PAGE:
After a period of frosty relations – last year’s submarine feud and Donald Trump and Emmanuel Macron’s disdain for one another – this week President Joe Biden sought to mend the Franco-American alliance with a lavish banquet for his French counterpart at the White House.
Biden and the First Lady, Jill, pulled out all the stops for the first official state dinner of the octogenarian’s presidency. Macron and his wife, Brigitte, were treated to caviar, butter-poached Maine lobster, squashes from the White House garden, American sparkling wine and… American cheese.
Serving local wine and cheese to the leader of France is a brave move and Jill, who was in charge of planning the dinner, is said to have pushed for American cheese. Easy Cheese spray cans and Trumpian orange Kraft slices? Far from it. Among the selection was Rogue River Blue, a raw cow’s milk blue from Oregon wrapped in pear-liqueur-soaked grape leaves and cave-aged for almost a year. Beat that, Roquefort.
Contrary to popular misconception, American cheese has come a long way. The Yanks now make some of the best in the world. In 2019, Rogue River Blue picked up the top prize at the World Cheese Awards – the first time for an American cheese. Journalist and cheese expert Patrick McGuigan describes it as being “nothing like I’ve ever tried before”.
Having tasted it myself, I agree: it’s creamy, salty, spicy, with boozy notes and crystals similar to those found in a good cheddar. One French newspaper snidely described its victory at the time as “sacrilege”.
At this year’s awards, Greensward, a creamy cow’s cheese made in Vermont, finished in seventh place, ranking higher than any British cheese (though below two French ones). The Mont d’Or-style cheese was described by cheese consultant Emma Young as “lovely, with a concentrated, brothy, mushroomy flavour”. She says many people in the industry consider another Mont d’Or-style American product, Rush Creek Reserve from Uplands Cheese in Wisconsin, as even better than the original.
How, then, did American cheese go from derided to world-class? America pioneered industrialised, long-life cheese, and the vast majority of American cheese is still mass-produced and bland. But, much like the movements in organic food, craft beer, natural wine and sourdough bread – many of which bubble up in trendy American regions such as San Francisco – the USA also has a bustling artisan cheese scene. States like Vermont and Oregon are at the forefront, as is the traditional cheese capital of Wisconsin.
High-end supermarkets such as Whole Foods, which has 500 stores, have cheese counters that put Waitrose and M&S to shame. The American Cheese Society, founded in 1983, has done much to promote homegrown artisan cheese, and says that there are now about 1,000 artisan cheesemakers in the US.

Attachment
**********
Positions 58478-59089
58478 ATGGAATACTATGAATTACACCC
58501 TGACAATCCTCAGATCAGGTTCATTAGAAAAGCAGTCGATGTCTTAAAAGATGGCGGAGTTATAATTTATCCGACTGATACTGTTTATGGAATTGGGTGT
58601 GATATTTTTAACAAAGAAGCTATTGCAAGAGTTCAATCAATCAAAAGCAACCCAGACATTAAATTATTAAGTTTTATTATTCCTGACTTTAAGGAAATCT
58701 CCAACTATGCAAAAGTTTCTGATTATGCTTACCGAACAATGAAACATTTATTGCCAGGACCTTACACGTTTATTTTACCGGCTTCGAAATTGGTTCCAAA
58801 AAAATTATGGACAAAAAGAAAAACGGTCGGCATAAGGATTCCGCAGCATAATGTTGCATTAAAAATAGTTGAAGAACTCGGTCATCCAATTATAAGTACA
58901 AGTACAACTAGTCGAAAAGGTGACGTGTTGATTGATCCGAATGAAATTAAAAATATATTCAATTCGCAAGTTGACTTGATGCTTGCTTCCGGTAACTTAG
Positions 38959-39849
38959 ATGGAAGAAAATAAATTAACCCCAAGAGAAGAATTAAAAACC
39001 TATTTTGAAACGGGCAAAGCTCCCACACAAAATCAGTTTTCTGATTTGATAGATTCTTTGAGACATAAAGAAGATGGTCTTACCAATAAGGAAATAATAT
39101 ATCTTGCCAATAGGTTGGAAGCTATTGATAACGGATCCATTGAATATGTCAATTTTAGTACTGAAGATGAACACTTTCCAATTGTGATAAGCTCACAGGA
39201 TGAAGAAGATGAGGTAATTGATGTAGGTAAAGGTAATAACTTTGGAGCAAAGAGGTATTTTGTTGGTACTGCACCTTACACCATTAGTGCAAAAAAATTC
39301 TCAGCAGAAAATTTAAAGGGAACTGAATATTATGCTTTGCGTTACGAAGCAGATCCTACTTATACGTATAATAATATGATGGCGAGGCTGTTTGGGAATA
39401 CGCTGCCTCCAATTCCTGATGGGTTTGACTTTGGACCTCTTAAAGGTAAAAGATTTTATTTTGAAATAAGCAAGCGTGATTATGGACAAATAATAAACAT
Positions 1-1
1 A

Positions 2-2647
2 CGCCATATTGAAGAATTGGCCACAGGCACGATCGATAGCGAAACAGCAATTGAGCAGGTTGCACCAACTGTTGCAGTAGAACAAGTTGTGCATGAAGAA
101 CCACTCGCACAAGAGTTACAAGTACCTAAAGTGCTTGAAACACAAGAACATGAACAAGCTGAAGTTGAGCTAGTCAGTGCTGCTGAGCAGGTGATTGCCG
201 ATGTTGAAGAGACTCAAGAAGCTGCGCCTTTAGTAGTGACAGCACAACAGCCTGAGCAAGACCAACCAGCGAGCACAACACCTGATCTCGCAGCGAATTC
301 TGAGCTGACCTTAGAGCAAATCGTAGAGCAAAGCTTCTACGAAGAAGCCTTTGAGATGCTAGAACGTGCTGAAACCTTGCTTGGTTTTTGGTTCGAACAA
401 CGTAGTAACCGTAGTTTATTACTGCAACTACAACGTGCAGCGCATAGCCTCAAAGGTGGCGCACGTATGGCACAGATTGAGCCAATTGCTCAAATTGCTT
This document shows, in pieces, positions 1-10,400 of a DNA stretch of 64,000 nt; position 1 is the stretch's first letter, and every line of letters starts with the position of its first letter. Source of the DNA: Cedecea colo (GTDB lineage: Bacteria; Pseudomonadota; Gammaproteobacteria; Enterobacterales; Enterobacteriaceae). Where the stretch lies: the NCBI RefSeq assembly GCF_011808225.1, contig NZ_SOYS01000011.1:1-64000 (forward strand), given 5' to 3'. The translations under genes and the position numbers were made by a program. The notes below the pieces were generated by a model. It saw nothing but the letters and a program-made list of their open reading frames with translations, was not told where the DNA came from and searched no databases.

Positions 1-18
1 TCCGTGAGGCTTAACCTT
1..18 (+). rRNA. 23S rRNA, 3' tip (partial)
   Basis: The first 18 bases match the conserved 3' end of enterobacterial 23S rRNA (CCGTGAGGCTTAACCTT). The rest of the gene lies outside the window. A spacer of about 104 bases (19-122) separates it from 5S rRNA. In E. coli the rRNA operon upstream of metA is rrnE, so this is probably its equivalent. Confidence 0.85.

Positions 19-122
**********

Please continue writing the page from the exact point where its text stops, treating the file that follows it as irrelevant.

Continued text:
Quality cheese was always available in the US on a small scale. Yet, without strong (albeit somewhat stifling) traditions such as those found in France or Italy, American cheesemakers have been free to experiment. Tom Vella, the founder of Rogue Creamery, which makes Rogue River Blue, based the recipe on Roquefort, but took ideas from all over Europe, too.
Wheels of Greensward, meanwhile, are washed in cider and the cheese has notes of brandied cherry. Barely Buzzed, made by Beehive Cheese in Utah, is covered in coffee and is a perfect example of how experimentation has resulted in unique and intriguing cheeses that can’t be found anywhere else.
Another of McGuigan’s recommendations from across the pond is Harbison, a soft, bloomy-rind cheese made in Vermont by the team at Jasper Hill, whom Young says are “trailblazers for the most amazing artisanal cheese in the US. Their cheese is really, really special.” She cites their Bayley Hazen Blue as “one of the best blues I’ve ever tasted”.
British turophiles will be hard-pressed to find some, since (quality) American cheese is rare in the UK, partly due to high tariffs, though it is expensive in its homeland, too. Most cheesemongers The Telegraph contacted don’t stock any, although London’s La Fromagerie stores carry Rogue River Blue.
When Young worked at Whole Foods in Britain 10 years ago she recalls there would always be Rogue River Blue and Pleasant Ridge Reserve from Uplands Cheese available at Thanksgiving, with the former then selling for £80-£90/kg. “They are a hard sell because you have to sell them in really small portions; people don’t want to spend £30 on a normal-size chunk of cheese,” she says.
Things may be changing. At La Fromagerie, Rogue River Blue costs £117.10/kg, though senior cheesemonger Max Melvin says it nevertheless sells very well – even among French customers. Melvin says they buy it first “for the shock value of [serving] decent American cheese, then because it’s incredibly unique and one of the best cheeses in the world”.
It is time, then, to distinguish between “American cheese” and American cheese. The former, individually plastic-wrapped and arguably plastic-textured, wouldn’t give a Comté, Roquefort or Brie a run for their money. The latter – high-quality and produced by the country’s most innovative cheesemakers – may just spark a new bromance between Biden and Macron.